Medicinal cannabis linked to reduced rates of opioid use, according to studies

Multiple studies have linked access to medicinal cannabis with reduced rates of prolonged opioid use and abuse as well as a reduction in opioid-related hospitalisations, drug treatment admissions, traffic fatalities and overdose deaths.


Cureus conducted a survey on the effect that medical cannabis has on prescription opioid medication usage for the treatment of chronic pain at three medical cannabis practices in the United States.


The survey found that 40.4% of patients reported that they stopped all opioids and a further 45.2% of patients reported some decrease in their opioid usage.


“We believe our results lend further support that medical cannabis provided in a standardized protocol can lead to decreased pain and opioid usage, improved function, and quality of life measures, and even complete cessation of opioids in patients with chronic pain treated by opioids.” - Cureus, 2020


The study concluded that patients reported that cannabis was a useful adjunct and substitute for prescription opioids in treating their chronic pain and had the added benefit of improving the ability to function and quality of life.


A separate study carried out in Israel by the European Pain Federation found that patients reported an average decline of 20% in pain intensity after one year of using medicinal cannabis and all other parameters improved by 10 to 30 percent.


“A significant decrease of 42 percent from baseline in morphine equivalent daily dosage of opioids was also observed.” - European Journal of Pain, 2020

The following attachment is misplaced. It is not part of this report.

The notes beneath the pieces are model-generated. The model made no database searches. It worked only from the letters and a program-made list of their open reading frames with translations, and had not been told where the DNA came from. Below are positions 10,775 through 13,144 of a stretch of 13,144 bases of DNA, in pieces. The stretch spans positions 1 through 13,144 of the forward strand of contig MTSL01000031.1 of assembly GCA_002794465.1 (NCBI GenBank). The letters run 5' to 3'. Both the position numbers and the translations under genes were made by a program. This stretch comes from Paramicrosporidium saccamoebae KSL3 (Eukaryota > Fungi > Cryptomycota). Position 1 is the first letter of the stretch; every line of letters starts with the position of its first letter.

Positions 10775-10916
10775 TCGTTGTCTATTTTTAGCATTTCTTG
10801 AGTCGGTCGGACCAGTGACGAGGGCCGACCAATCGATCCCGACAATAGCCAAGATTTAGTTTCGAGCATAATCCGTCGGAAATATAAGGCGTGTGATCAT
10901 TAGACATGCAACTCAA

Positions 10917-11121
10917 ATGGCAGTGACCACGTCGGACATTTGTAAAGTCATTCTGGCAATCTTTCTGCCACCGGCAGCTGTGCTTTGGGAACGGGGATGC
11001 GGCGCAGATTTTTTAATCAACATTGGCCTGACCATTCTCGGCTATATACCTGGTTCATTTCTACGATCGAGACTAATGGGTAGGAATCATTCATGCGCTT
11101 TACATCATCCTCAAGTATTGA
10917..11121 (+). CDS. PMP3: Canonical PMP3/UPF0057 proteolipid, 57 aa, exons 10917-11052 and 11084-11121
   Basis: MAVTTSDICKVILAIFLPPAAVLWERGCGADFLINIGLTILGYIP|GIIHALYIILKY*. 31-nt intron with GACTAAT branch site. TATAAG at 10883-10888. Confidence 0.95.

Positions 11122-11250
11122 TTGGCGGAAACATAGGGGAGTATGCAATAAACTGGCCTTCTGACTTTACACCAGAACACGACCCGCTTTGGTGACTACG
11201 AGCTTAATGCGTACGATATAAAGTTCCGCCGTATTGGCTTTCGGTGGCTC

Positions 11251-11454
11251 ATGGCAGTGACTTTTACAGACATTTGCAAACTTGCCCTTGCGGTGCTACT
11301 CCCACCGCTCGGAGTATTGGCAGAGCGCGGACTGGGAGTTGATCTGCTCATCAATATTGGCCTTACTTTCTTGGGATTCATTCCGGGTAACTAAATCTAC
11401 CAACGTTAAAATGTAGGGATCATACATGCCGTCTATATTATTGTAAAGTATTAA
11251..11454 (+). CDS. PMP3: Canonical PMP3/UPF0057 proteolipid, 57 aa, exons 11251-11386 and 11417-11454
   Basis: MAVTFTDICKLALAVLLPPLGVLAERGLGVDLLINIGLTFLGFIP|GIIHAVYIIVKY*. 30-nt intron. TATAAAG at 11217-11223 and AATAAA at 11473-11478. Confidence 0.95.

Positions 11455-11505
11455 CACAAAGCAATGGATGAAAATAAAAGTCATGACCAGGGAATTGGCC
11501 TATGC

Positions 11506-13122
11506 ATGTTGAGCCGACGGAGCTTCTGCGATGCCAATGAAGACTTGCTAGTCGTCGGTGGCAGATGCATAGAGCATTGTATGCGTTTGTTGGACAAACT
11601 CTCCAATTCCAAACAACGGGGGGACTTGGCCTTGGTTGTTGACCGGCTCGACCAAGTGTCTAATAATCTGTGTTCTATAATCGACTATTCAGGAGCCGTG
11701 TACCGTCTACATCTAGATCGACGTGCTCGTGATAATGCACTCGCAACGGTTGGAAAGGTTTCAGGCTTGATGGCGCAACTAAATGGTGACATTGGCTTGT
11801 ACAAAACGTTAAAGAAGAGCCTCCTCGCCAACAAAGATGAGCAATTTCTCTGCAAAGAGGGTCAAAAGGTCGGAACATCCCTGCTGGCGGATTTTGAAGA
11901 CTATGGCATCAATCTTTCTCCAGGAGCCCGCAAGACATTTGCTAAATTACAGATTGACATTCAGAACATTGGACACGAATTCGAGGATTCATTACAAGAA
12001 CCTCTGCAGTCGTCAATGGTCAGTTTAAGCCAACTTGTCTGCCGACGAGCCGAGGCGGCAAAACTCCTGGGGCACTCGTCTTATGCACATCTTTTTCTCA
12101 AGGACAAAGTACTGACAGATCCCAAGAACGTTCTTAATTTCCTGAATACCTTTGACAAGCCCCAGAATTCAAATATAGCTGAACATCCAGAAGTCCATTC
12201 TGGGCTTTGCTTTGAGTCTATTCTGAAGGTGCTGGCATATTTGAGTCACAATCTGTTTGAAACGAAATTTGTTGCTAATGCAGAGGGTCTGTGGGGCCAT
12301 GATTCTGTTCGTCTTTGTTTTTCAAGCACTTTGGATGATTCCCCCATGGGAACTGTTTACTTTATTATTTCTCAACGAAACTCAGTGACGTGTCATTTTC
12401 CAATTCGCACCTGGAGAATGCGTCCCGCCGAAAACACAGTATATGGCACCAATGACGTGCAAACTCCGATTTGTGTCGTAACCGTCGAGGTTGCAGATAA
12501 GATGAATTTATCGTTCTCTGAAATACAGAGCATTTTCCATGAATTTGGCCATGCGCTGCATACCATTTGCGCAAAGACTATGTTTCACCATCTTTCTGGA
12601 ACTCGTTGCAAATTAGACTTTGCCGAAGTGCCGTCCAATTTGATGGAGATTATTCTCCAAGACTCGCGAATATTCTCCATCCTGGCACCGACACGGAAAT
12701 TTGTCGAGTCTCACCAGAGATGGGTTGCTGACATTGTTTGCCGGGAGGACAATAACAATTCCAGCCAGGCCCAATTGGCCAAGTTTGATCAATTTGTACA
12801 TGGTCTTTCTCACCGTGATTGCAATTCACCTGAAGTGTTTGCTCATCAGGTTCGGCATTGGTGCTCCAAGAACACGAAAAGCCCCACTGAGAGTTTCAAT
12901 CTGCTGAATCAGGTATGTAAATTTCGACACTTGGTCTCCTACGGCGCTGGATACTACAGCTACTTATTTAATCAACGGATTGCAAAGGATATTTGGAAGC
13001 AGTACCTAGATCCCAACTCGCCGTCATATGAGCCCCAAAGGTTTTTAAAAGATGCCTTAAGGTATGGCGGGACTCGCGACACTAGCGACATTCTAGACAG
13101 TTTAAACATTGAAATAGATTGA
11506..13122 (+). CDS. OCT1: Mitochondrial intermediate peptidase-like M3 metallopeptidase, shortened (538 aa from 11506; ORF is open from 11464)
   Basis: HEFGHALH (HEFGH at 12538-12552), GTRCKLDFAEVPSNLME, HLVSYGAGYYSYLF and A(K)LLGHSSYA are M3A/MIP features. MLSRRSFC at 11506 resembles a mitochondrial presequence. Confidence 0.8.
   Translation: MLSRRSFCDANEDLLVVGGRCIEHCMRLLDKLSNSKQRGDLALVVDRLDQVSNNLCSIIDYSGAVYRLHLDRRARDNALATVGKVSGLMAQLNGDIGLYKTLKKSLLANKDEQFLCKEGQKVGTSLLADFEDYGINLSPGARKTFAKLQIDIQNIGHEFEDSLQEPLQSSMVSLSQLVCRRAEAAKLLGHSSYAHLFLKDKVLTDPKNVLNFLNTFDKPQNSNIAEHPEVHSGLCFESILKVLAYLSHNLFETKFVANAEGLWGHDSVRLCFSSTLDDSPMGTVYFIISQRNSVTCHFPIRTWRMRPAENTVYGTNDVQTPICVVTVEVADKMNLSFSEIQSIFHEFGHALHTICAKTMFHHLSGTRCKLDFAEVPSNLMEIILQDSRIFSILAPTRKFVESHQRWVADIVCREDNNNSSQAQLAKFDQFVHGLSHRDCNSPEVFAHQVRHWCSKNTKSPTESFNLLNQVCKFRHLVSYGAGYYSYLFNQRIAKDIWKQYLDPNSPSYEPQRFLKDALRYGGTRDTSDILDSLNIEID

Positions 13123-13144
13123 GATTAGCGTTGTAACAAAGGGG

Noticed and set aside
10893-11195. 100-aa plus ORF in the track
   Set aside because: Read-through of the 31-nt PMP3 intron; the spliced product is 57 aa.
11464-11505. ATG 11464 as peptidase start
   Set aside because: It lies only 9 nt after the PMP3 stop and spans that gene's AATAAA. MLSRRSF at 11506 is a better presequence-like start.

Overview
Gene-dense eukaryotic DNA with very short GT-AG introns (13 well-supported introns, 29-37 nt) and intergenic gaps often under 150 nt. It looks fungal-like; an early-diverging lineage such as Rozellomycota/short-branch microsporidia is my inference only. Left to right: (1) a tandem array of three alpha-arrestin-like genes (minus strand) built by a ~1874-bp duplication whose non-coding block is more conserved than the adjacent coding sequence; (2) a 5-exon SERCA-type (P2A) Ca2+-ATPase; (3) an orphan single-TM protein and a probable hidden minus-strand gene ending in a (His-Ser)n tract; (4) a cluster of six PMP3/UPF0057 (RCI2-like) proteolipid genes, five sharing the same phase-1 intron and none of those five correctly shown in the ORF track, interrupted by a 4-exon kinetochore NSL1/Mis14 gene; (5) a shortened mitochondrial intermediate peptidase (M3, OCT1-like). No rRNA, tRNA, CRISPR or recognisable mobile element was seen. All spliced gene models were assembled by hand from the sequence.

The report concluded that the study offered further evidence for the effects of medical cannabis on chronic pain and related symptoms, demonstrating an overall mild-to-modest long-term improvement of the tested measures and identifying possible predictors for treatment success.


A survey-based study by the Gynecologic Oncology Reports found that 63% of patients reported a reduction in opioid use after being prescribed with medical cannabis by a gynecologic oncologist.


The 43-item survey exploring the patient experience with medical cannabis concluded that medical cannabis was well tolerated by gynecology patients.


“Medical cannabis was well tolerated and may have the potential to improve neuropathic pain and decrease opioid use.” - Gynecologic Oncology Reports, 2020


A study published by Cannabis and Cannabinoid Research concluded the emerging evidence of cannabis’ role in Opioid Use Disorder (OUD) found that cannabis has the potential to reduce opioid consumption, ameliorate opioid cravings, prevent opioid relapse, improve OUD treatment retention and reduce overdose deaths.


“The compelling nature of these data and the relative safety profile of cannabis warrant further exploration of cannabis as an adjunct or alternative treatment for OUD.” - Cannabis and Cannabinoid Research, 2020


The research-based evidence offers some hope to combating the worldwide opioid epidemic and decreasing the suffering caused by OUD.


“One of the biggest complaints from the medical fraternity about cannabis is the lack of research, so any new data that shows cannabis’ benefits is always welcomed” - Will Douglas, Co-Founder and COO at NUBU

Read more research on the relationship between marijuana and opioids published by NORML here.